Zidoo X5 is the latest Android TV from Zidoo, based on Amlogic S905 quad core processor, with 1GB RAM and 8GB flash. The company sent me a review sample, and I’ll start with pictures of the device and board, before writing a full review in a couple of months.
I got the device by DHL in the typical white and green Zidoo branded package.
The device ships with an HDMI cable, a remote control with IR learning function that requires two AAA batteries (not included), a 5V/2A power adapter, and Zidoo X5 “simple manual”.
Zidoo is innovating for the enclosure of the devices, not following the rectangular shape of most TV boxes on the market.
The front panel is extra thin and includes a small window for the power LED and IR receiver, while on one side, we can find two USB 2.0 ports and a micro SD slot, and the rear panel features most of the ports and connectors with a reset/recovery button, the power jack, a 3.5mm jack for video composite (CVBS) and stereo audio, a Fast Ethernet port, HDMI 2.0 output, and optical S/PDIF.
If you want to open the device, turn it upside down, remove the four rubber pads, and loosen the four screws holding two plastic parts together.
There’s not much to see on the bottom side of the PCB, except a sticker with a MAC address with 80:0A:80 prefix that indeed belongs to Shenzhen Zidoo Technology Co., Ltd.
I had to remove three more screws to complete take out the board, and we can see that beside the heatsink directly on Amlogic SoC, the company also added a metal bar and a thermal pad that’s in contact with the heatsink for further cooling.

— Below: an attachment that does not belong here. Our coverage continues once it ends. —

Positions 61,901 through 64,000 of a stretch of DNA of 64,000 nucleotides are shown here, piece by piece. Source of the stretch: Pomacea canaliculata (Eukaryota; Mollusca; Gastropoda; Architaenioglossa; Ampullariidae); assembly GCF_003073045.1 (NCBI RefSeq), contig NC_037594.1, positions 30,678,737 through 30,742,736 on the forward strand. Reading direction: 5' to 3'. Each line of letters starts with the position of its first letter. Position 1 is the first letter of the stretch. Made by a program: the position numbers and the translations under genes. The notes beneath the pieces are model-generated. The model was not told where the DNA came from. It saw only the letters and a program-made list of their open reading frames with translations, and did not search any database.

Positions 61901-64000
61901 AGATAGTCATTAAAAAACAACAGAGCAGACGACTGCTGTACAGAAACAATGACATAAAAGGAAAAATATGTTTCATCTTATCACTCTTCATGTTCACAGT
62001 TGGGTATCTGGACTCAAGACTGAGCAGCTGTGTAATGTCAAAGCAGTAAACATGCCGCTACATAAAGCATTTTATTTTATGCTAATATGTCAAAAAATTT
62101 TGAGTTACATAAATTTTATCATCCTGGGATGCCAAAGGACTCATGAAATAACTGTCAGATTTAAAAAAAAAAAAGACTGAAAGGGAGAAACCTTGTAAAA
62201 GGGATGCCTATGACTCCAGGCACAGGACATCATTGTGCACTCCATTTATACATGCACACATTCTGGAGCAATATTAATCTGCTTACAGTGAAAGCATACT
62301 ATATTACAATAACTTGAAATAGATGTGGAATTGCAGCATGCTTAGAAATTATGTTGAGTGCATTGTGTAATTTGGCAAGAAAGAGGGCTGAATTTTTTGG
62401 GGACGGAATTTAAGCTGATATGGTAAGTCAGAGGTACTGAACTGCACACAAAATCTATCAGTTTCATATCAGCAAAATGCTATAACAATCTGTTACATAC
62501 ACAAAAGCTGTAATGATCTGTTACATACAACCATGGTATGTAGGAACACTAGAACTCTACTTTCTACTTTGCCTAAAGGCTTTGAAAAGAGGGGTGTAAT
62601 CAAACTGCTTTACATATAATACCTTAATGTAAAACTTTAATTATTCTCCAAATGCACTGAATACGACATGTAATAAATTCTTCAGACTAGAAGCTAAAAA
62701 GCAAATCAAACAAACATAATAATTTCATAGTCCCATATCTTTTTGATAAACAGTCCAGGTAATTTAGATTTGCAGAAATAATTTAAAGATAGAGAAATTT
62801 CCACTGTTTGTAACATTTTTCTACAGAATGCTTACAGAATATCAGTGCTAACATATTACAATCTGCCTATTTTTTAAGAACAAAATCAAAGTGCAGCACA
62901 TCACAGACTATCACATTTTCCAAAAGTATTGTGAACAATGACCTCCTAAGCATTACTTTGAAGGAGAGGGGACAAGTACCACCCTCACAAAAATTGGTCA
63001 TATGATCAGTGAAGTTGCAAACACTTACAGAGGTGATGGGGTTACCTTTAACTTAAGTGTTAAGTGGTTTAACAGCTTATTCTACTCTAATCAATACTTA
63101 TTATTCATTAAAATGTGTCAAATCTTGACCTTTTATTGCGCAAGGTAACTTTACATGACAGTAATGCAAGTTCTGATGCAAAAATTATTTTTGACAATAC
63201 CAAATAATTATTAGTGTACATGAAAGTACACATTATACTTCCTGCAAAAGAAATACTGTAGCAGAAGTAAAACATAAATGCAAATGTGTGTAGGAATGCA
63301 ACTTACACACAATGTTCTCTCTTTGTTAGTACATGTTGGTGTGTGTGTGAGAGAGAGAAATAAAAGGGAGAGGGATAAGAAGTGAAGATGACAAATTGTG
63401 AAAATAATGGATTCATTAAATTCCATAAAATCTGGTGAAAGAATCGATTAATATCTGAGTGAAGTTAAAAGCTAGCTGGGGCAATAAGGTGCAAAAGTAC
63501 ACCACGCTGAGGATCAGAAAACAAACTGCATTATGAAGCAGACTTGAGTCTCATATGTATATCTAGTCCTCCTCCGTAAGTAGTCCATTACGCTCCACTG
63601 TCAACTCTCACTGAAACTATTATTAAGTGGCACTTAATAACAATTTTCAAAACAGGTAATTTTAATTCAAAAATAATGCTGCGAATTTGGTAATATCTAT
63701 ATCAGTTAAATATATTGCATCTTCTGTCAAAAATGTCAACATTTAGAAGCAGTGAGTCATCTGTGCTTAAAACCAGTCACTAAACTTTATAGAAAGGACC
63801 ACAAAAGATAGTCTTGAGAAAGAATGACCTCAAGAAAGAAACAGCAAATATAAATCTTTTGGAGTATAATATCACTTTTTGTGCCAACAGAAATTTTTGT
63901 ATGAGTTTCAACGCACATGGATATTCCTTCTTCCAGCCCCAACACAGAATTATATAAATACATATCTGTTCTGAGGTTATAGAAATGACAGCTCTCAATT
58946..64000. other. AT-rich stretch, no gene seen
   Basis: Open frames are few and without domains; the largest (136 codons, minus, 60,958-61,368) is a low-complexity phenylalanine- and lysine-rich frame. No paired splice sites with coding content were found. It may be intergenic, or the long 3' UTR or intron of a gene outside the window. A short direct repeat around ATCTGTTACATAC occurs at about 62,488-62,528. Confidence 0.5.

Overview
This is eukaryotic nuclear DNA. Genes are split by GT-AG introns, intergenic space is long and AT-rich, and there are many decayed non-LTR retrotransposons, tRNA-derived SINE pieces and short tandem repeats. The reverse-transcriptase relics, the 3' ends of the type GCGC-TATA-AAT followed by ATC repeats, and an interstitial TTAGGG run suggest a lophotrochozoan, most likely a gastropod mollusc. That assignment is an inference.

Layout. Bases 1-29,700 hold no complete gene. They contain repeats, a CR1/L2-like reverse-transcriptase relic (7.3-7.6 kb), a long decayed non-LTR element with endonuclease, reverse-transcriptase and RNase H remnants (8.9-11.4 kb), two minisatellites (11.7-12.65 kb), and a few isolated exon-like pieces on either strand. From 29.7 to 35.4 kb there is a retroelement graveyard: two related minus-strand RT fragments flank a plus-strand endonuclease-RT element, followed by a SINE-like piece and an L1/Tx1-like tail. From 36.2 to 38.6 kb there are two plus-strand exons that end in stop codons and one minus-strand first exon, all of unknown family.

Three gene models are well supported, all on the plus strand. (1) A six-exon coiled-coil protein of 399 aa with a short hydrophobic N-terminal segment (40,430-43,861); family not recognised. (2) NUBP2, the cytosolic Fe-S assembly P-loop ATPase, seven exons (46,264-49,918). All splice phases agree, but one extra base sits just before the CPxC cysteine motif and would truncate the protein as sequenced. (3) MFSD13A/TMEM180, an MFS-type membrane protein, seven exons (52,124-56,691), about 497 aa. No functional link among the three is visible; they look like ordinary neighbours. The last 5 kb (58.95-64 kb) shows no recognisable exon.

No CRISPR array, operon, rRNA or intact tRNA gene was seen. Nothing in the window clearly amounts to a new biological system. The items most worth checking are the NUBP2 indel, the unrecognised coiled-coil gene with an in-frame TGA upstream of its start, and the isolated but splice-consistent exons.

The board is called Z_X5_V1.0, and we can see both on-board and a soldered antenna. Amlogic S905 processor is connected to two SKhynix H5TQ4G63CFR DDR3 DRAM chips (2x 512MB) and a Samsung KLM8G1WEMB-B031 eMMC 5.0 flash with theorithecal read and write speeds of respectively 100 MB/s and 6MB/s with 2500/200 R/W IO per second (IOPS).
Wireless connectivity is achieved with a Realtek RTL8723BS WiFi module, IC+ 101GR and PPT C1522C are used for Fast Ethernet, and the board also features Everest Semi ES7154 24-bit audio DAC for stereo output. The serial console header can be found on the right side of the board on the picture above.
Jean-Luc started CNX Software in 2010 as a part-time endeavor, before quitting his job as a software engineering manager, and starting to write daily news, and reviews full time later in 2011.